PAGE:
I don’t know the details, but I do know that CHrysler has had a history of problems with some of their trannys. They implemented their “lifetime drivetrain warranty” to attempt to offset the resultant reputation. This may be one of those problem trannys.
You do have the advantage of access to a University campus. There are often faculty members going on leave, students going abroad, or students who are graduating and are taking a job far enough away that they don’t want to take their present car. Scan bulletin boards on campus–you may find a vehicle in your price range that fits your needs. You can’t be choosey about the make of the car. In fact, if you don’t do a lot of driving, an old “gas hog” like a Grand Marquis Mercury may be available in reasonably good condition in your price range.
If you elect to purchase another car in your price range, then here are some of my ideas. I’ve been in your position.
Be certain that the car is safe–brakes, tires, steering gear, no major rust out.
The question is not whether the engine consumes oil, but how much oil does it consume? A former owner may bail out because a car uses 1 quart in 700 to 1000 miles. If everything else is o.k., you may get a good price and oil isn’t as expensive as the repair you are facing on the Stratus.
The question is not whether the car has been in an accident, but rather how bad was the accident? If the damage is merely cosmetic, a few dents don’t hurt the operation of the car. The doors, hood and trunk should open and close, but dents don’t affect the gas mileage.
Torn or ripped upholstery lowers the value of the car, but this works in your favor. If a ripped seat bothers you, buy a terrycloth cover at the discount store.
You may be able to find a car on campus that is safe, or can be made safe at a reasonably low cost (a new tire, brake pads, etc) that will do the job. Unless a head gasket repair for under $1500 or so will make the Dodge Stratus serviceable, move on.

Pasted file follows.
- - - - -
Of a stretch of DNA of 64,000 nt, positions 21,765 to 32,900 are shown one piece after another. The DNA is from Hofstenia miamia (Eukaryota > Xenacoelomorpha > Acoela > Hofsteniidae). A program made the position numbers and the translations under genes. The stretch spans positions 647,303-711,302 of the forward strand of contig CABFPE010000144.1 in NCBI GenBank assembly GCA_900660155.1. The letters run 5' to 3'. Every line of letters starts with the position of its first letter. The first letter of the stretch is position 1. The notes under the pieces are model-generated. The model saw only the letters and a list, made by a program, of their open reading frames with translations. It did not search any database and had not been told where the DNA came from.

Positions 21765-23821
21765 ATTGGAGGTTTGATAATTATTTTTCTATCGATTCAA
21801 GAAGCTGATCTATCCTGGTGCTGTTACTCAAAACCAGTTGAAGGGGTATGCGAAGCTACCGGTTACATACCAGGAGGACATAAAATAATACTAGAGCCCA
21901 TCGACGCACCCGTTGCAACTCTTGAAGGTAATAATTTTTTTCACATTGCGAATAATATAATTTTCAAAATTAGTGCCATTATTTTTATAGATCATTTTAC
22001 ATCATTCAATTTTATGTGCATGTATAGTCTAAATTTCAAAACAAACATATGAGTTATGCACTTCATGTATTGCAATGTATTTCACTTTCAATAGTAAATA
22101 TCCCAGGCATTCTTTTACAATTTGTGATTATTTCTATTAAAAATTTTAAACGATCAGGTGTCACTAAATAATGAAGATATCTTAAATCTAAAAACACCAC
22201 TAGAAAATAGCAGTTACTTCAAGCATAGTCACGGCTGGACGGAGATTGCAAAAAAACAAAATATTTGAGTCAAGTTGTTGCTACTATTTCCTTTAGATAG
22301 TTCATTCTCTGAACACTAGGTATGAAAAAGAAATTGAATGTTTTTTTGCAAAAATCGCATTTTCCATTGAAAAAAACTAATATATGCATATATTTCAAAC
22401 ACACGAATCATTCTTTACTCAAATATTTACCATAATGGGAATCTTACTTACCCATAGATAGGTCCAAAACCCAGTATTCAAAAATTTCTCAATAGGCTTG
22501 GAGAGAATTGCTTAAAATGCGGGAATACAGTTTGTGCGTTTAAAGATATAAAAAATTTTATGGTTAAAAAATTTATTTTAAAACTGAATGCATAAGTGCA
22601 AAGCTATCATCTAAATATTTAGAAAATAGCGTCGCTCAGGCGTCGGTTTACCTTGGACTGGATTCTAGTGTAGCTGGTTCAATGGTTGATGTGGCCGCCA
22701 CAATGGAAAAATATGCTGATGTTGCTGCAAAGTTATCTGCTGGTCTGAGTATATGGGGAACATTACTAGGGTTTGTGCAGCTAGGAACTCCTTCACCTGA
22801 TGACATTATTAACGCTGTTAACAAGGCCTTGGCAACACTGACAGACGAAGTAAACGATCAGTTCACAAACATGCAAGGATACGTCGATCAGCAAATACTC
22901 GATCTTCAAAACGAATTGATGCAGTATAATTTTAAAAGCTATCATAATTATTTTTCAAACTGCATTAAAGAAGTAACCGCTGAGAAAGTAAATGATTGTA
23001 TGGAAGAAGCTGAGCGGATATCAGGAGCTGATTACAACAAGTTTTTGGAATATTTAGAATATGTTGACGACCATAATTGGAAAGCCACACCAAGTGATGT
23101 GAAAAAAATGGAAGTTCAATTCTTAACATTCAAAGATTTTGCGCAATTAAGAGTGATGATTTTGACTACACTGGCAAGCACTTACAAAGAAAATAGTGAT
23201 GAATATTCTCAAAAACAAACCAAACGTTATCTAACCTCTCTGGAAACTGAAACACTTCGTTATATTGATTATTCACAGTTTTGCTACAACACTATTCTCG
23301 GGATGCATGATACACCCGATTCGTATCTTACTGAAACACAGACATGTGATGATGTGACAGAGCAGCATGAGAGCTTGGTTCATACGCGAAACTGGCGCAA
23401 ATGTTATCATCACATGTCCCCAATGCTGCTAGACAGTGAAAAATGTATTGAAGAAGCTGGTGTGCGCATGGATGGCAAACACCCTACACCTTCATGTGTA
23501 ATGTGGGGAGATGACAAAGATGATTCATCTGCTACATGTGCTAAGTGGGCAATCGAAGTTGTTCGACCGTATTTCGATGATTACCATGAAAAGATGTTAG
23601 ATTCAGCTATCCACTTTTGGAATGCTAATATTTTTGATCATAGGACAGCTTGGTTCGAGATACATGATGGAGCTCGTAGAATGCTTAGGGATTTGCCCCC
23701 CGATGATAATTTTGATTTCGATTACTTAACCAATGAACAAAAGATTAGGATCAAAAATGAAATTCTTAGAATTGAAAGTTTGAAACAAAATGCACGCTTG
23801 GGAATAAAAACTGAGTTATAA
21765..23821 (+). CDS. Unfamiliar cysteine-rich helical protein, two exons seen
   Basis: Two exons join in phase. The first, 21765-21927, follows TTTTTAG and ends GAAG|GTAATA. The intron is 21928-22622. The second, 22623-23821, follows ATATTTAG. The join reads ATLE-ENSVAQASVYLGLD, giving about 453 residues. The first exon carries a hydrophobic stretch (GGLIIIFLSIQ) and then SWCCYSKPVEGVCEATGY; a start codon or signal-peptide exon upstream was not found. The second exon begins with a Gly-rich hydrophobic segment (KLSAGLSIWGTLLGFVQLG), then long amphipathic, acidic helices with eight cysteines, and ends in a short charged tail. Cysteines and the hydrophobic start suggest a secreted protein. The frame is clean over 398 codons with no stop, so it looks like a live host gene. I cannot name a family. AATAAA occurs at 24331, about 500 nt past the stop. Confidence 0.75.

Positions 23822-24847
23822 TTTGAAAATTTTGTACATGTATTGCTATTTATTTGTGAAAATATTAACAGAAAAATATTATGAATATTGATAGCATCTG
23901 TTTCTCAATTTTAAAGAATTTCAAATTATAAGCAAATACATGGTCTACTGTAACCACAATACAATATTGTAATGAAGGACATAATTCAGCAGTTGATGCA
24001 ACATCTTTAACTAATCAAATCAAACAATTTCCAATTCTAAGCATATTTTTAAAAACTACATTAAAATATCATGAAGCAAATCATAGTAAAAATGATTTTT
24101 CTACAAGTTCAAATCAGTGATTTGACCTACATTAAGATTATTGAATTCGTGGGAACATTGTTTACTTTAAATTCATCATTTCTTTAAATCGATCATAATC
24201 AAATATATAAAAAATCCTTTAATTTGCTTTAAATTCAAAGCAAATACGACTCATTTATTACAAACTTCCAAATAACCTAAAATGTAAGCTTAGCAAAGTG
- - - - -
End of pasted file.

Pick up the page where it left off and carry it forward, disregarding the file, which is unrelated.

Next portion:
One other thought: You might want to buy a mass transit company. Is there public transportation available where you need to go?
btw; whats your major.
I’m in a doctoral program in clinical psychology.
I’ll just address the transmission issue here and agree the first one could have dropped because of an electronic glitch.
In regards to the second transmission going south you should realize that the word “rebuilt” can mean a half dozen, or a dozen, different things.
A transmission is just like an engine and the quality of the rebuild is only as good as the rebuilder allows it to be.
With transmissions some consider a couple of seals, drop the pan, clean the valve body, or even a partial repair a rebuild. The next step would be a “soft” rebuild (seals, clutch packs, etc.) and on up to a “hard” rebuild which means all of the previous plus bearings, bushings, updates, etc.
The same applies with an engine. Some consider a set of bearings/rings and a valve job a “rebuild” and this could fall into the same category as the transmission “soft” rebuild. Kind of, but not really.
Still sounds like you have a head gasket problem to me. That’s what the compression numbers point to and if the vehicle is not losing coolant or mixing coolant with the oil my guess is the gasket is breached between the cylinders. When the head is removed it will probably be obvious to the naked eye.
have you met pascha? he’s in the computer EE doctoral program there